The average cost of investing in an employee sponsored plan ranges from .36% to 1.71%. That doesn’t sound like much until you realize those fees could cost tens or hundreds of thousands of dollars. Most people simply don’t understand how these fees are assessed in their account.
When you move your money to an IRA account, there will still be costs. If you’re working with an investment advisor who is a fiduciary under a fee only compensation structure, the costs of managing your account will be transparent. These costs are often lower or comparable to the costs found in an employer’s plan.
The difference is that a financial advisor will be able to tell you exactly how much you need to save and which investments are best based on your individual situation. Either way you go about saving, you’re going to be paying investment fees. If you have to spend money, get something out of it.
Shouldn’t you at least get the advice and guidance that gets you to your goals?
My Retirement Account Always Go Up
This has to be one of my favorite excuses people have for holding on to an old retirement account. And yes, I’ve heard this many times. “I don’t want to move my account because it’s always gone up.”
This excuse usually comes from people who haven’t looked at their account statement in a while. The person telling me this has a point. The account was going up when they were working for the company.
And it should have been going up. When you’re working for a company and putting money out of your paycheck into 401k, the account is going to go up. If you haven’t worked for that company in a while, the investments will move with the stock market instead. Only seeing your investments moving upwards might mean that it’s been a while since you reviewed the account.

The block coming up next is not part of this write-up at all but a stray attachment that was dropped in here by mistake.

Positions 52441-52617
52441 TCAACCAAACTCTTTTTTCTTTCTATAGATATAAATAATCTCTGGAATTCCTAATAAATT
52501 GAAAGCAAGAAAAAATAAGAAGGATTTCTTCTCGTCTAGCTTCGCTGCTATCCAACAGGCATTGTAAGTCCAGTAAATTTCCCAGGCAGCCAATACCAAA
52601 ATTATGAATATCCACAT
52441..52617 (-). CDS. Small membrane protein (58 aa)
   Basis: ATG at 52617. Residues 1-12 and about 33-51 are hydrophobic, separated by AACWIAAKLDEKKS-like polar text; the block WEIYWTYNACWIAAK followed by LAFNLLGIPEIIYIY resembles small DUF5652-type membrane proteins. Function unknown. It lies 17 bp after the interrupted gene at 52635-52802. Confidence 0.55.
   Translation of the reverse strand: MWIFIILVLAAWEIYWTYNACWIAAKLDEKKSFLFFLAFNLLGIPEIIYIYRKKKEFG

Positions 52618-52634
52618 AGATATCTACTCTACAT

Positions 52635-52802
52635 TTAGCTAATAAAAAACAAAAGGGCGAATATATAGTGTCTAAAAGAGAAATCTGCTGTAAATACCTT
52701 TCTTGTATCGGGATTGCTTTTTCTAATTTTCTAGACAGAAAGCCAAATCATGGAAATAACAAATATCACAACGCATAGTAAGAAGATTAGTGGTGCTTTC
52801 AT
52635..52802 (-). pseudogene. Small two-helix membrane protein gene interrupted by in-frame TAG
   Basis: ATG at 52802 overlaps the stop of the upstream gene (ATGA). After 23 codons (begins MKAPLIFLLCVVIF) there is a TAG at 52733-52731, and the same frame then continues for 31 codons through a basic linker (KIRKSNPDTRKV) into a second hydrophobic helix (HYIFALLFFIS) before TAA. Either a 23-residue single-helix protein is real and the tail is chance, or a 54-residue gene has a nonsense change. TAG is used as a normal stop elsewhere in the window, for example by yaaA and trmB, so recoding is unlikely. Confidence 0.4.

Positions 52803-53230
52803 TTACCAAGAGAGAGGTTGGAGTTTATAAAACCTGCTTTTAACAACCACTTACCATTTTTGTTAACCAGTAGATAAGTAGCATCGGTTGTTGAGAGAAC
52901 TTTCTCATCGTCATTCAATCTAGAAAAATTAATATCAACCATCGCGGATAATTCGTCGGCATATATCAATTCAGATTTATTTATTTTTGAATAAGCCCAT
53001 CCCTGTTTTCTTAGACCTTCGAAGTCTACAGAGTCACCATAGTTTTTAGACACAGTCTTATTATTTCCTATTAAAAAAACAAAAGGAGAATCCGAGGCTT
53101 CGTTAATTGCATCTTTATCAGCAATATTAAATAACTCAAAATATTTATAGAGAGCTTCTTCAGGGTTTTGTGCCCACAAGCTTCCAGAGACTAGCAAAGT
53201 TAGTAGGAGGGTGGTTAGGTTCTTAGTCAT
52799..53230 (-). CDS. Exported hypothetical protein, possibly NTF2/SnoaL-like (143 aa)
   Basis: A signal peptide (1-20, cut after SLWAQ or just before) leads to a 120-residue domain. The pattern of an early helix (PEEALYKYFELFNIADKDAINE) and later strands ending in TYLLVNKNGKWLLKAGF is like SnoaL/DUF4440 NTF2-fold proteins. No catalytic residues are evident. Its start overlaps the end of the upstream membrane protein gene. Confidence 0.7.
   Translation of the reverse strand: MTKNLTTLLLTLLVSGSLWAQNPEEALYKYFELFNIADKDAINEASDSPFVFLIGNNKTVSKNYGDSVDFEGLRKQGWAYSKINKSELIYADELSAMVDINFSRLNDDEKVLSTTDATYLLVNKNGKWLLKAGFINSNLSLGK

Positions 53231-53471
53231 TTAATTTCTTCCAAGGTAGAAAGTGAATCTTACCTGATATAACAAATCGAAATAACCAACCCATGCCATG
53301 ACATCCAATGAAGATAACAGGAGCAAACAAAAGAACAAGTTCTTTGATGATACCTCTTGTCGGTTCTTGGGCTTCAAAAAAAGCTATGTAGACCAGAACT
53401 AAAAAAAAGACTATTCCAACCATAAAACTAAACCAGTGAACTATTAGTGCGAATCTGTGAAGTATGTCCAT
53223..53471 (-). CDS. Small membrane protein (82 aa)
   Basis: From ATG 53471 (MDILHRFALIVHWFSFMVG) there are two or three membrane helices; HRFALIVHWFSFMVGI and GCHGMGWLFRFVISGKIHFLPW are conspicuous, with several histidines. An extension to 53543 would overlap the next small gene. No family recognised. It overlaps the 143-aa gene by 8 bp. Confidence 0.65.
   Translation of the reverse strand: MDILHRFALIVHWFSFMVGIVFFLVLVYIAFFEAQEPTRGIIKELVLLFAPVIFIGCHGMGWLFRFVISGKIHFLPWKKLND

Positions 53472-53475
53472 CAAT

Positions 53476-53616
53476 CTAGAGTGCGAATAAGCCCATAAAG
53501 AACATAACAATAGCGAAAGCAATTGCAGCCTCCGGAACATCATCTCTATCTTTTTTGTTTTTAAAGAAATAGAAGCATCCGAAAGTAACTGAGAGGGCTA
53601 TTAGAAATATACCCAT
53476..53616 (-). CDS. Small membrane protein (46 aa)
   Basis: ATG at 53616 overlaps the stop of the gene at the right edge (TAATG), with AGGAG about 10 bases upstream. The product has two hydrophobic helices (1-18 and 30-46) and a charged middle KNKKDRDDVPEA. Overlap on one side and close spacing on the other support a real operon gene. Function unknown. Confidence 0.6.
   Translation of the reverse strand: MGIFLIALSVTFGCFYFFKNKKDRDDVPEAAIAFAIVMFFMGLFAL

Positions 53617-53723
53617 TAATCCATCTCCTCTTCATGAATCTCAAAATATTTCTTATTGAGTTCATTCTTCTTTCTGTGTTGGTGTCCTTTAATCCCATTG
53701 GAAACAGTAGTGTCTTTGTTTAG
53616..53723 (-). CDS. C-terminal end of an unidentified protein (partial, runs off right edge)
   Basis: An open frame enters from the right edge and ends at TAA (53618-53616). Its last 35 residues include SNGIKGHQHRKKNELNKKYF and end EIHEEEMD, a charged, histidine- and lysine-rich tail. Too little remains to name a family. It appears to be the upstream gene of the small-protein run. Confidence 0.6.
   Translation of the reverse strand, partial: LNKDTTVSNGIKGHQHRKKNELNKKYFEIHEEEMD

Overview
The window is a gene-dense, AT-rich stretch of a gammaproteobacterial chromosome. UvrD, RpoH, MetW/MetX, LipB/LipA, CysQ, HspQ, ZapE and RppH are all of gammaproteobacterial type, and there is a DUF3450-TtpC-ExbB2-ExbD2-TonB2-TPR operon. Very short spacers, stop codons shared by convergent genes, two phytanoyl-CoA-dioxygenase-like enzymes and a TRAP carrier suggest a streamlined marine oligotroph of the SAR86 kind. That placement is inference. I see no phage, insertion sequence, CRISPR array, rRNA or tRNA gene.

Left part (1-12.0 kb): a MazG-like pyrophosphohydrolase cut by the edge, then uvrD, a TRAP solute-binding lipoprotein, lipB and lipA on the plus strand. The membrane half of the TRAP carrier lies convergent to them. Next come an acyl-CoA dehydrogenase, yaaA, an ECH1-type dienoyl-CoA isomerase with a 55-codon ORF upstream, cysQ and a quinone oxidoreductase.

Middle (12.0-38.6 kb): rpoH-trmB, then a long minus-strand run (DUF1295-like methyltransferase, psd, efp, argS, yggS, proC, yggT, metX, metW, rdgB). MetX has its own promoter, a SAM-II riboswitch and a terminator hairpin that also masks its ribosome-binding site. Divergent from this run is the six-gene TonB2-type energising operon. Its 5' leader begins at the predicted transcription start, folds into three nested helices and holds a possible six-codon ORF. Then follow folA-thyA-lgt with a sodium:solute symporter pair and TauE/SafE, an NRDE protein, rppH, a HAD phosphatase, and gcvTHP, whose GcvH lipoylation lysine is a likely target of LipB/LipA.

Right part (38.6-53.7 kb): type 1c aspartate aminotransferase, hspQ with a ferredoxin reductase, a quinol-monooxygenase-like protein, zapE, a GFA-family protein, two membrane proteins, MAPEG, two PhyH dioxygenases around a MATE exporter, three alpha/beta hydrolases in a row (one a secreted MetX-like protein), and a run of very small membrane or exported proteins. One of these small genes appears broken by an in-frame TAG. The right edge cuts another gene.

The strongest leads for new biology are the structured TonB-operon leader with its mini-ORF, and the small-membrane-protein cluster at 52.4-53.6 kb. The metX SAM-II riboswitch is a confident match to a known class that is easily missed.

It’s Too Hard to Move My Account
It sure seems like it. Banks and investment firms do pretty much everything they can keep you from doing so. They keep you in the dark about costs. Your statements either scare you away or bore you to sleep. And then there’s the sales team.
The sales team will do anything to keep an account sitting. Well before you’ve ever considered moving an account, the sales team does their best to hook you on other products or services. Ever wonder why your ‘financial advisor’ tries to push a bank account, a credit card, or even a mortgage on you? The reason is that accounts are considered ‘sticky’.
‘Sticky’ products are pushed because Wall Street learned long ago that it’s hard for a client to move their money when they have more accounts to transfer. You might think you’re getting a great deal, but the bank is getting a better one. The same sales team that pushes these products is the same one that’s there to convince clients not to leave. A salesperson is paid to do anything to keep the money working for the bank, not you.
One of the things they’ll tell you is how hard it to move your account. The reality is that it’s pretty simple. If you’re transferring an account, the advisor you’re working with does all the work for you. Depending on the account, it can take as little as three days.
You have a lot to do this January. Getting your resolutions in order… I can’t help with all of them. What I can do is make you getting your financial house in order. Start your 2017 with one less worry.